More than 143 million people were affected by the massive breach announced earlier this month by Equifax, one of the largest consumer credit reporting agencies in the United States. Names, addresses, birth dates, and Social Security numbers for half of the people in our country are potentially up for grabs tocriminals all around the world.
THIS IS REALLY SERIOUS, and as a leader of the Senate’s primary committee for oversight and accountability, my staff and I are working to get answers from Equifax and find solutions that will keep consumers safe in the future. Last week I called on the Department of Justice and other federal agencies to investigate senior executives at Equifax who sold more than $2 million in securities after learning about the breach, but before disclosing it to the public. I also reintroduced a bill that would provide new legal resources for consumers when it comes to managing and protecting their credit.
But there are things that you can do today to make sure that criminals can’t take advantage of you and your loved ones, and I need your help getting the word out.
PLEASE SHARE THIS POST with anyone you know who may need to protect themselves from the effects of this hack.
- To see if your information may have been caught up in the breach, visit: www.equifaxsecurity2017.com
You may have seen in the news that using this website, or taking advantage of Equifax’s free credit monitoring services, would result in you losing your rights to sue Equifax at a later date. THIS IS NO LONGER THE CASE. According to Equifax’s website, using the site or enrolling in the free credit file monitoring and identity theft protection products offered as part of this breach does not prohibit you from taking legal action against Equifax, should you choose to do so.
- Change your passwords with Equifax, Experian, and TransUnion: If you have existing online accounts with Equifax, Experian, or TransUnion, change your passwords immediately. Changing your passwords regularly will help prevent hackers from accessing your accounts in the future.
- Get your free, annual credit report and check for any signs of fraud:
Under the law, you are entitled to a free credit report from each of the three major consumer credit reporting agencies (Equifax, Experian, and TransUnion) once a year. Once you have your reports, you’ll want to look for: accounts you didn’t open, incorrect personal information, credit inquiries from companies you’ve never contacted, missing money or wrong amounts related to your credit, etc. If you think you’ve been a victim of identity theft, go to IdentityTheft.gov to file a report and get a recovery plan.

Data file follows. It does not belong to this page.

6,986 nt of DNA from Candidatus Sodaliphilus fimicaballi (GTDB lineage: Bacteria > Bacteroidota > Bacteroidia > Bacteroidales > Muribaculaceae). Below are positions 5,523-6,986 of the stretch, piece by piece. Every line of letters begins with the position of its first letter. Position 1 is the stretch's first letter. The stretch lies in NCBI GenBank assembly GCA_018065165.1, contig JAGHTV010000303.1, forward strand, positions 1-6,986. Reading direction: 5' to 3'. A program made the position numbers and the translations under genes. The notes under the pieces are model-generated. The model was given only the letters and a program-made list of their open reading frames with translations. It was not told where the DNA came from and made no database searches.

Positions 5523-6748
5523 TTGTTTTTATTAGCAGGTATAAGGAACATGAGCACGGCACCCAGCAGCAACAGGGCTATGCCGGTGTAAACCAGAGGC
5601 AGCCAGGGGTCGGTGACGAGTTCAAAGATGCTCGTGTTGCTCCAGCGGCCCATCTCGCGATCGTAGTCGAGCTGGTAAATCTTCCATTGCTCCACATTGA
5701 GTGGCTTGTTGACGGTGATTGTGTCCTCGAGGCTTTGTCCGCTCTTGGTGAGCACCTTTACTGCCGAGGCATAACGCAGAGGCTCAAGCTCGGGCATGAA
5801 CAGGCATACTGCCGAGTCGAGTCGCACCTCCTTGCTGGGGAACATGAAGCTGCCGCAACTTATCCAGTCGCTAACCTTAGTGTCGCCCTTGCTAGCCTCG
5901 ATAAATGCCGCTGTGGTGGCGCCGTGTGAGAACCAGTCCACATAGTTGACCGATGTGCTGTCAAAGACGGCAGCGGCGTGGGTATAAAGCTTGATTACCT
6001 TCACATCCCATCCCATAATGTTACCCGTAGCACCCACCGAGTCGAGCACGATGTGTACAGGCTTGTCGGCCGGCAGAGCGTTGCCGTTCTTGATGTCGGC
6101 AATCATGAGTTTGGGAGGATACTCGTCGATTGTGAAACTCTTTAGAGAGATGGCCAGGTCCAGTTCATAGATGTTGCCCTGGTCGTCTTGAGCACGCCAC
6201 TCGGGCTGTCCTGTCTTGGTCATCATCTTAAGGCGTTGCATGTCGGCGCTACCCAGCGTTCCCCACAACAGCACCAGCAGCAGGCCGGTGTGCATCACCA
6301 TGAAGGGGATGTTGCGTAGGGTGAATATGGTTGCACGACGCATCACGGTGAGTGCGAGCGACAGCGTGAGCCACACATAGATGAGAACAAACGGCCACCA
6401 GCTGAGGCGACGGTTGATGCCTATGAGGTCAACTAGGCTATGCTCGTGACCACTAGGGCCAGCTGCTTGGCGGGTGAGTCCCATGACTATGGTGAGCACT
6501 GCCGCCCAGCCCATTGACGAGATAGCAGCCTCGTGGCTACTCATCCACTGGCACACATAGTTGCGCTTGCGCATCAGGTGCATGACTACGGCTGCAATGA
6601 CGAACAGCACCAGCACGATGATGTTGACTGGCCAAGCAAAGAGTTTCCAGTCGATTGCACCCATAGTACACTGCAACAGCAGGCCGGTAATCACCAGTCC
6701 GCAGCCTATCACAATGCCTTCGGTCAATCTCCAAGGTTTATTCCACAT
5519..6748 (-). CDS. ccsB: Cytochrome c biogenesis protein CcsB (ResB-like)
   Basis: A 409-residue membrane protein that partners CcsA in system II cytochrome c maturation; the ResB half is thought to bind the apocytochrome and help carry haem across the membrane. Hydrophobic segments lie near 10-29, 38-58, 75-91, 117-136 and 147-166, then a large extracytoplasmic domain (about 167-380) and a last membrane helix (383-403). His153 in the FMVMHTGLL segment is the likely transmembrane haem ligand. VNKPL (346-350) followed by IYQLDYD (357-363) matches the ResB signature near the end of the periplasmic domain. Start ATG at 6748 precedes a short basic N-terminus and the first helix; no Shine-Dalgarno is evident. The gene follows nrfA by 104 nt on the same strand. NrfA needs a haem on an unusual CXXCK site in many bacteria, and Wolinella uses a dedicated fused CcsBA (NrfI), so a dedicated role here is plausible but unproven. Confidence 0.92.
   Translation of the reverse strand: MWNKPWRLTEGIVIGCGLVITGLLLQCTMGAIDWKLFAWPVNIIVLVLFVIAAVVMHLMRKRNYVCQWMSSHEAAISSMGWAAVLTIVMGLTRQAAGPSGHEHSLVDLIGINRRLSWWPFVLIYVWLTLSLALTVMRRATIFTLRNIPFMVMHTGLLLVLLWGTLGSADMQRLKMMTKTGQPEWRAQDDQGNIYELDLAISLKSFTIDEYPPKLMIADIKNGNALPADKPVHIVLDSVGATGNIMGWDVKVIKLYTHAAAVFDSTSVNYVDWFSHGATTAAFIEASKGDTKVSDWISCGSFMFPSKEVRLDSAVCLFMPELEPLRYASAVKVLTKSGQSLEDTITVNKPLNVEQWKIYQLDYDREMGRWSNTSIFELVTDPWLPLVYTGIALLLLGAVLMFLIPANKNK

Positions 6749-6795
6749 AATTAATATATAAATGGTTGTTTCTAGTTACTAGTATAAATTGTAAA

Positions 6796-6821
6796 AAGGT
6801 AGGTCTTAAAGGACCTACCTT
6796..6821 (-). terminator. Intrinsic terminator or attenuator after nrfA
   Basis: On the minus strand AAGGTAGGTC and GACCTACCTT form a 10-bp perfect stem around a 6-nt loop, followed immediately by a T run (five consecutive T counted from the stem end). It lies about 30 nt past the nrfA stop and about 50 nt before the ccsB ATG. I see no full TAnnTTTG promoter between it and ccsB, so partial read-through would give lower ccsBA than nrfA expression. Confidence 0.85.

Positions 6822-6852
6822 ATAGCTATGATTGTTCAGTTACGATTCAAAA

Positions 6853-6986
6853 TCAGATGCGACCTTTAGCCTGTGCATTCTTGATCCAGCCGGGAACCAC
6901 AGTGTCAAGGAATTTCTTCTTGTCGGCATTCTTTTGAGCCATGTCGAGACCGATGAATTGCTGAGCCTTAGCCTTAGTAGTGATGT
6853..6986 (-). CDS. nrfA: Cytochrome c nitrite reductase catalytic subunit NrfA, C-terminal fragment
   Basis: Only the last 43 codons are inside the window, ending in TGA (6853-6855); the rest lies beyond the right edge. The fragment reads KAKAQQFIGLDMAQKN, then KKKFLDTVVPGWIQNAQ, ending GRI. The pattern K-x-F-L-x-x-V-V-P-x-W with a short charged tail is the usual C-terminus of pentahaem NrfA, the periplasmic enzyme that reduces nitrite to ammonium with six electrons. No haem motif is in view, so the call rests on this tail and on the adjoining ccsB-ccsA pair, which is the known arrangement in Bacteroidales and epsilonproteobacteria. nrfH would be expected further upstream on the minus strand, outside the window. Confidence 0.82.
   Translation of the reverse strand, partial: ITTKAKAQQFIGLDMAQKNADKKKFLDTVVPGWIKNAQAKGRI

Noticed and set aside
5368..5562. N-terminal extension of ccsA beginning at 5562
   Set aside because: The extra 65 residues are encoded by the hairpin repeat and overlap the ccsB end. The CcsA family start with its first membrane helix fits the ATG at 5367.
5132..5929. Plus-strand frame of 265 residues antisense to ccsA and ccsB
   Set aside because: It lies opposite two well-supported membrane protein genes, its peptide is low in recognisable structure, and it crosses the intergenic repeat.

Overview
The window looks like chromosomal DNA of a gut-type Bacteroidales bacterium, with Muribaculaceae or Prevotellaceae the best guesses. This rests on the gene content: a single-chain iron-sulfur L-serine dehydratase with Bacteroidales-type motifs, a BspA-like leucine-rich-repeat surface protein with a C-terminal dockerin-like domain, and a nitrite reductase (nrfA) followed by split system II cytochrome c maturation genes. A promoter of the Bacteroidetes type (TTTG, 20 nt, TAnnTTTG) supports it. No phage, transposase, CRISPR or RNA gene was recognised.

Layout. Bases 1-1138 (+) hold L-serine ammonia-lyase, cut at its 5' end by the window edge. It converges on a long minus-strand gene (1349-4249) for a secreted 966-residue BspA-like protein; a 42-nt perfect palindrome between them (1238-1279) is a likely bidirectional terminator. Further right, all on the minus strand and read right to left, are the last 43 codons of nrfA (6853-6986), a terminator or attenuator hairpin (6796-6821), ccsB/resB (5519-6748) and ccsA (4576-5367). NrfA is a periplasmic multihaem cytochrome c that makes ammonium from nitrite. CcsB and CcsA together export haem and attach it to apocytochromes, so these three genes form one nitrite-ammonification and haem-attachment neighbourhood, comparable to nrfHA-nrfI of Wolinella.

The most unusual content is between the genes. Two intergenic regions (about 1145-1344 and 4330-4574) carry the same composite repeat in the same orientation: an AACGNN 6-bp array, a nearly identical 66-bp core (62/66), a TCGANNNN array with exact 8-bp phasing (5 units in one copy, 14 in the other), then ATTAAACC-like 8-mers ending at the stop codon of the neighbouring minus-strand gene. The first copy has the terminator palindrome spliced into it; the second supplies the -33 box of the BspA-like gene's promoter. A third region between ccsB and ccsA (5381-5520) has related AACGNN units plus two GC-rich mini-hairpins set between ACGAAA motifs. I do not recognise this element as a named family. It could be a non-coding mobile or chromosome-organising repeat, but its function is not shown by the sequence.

- Consider freezing your credit TODAY:
By placing a freeze on your credit reports, you’ll prevent someone from opening new lines of credit or checking your credit score, if even they have all your personal information. You can place a freeze online at any time, but you’ll need to visit each of the three national credit reporting agencies’ websites:
Click here to manage a security freeze with Equifax
Click here to manage a security freeze with Experian
Click here to manage a security freeze with TransUnion
Learn more about security freezes from the Consumer Financial Protection Bureau. The costs to place a security freeze vary state-by-state. In Missouri, it costs $5 per reporting agency to freeze your credit (or $15 total to freeze Equifax, Experian, and TransUnion), and an additional $5 per reporting agency if you want to temporarily lift the freeze in the future (a step you would need to take in order to apply for a new credit card, purchase a car, apply for an apartment, etc.). It does not cost anything to permanently lift your security freeze.
- Place a fraud alert on your credit:
Unlike a security freeze, you only need to contact one of the credit reporting agencies to set up a fraud alert on your credit — that agency is then required by law to contact the other two. While it doesn’t lock down your credit like a freeze does, a fraud alert does require credit agencies to take additional steps to confirm it’s actually you opening credit in your name. You must renew a fraud alert every 90 days to keep it active.
Set-up a fraud alert with Equifax
Set-up a fraud alert with Experian
Set-up a fraud alert with TransUnion
Learn more about fraud alerts from the Federal Trade Commission.
As I get more information about how this data breach may have impacted Missourians, I will let you know ASAP.
In the meantime, please help me spread the word about steps your loved ones can take to protect themselves by sharing this post today.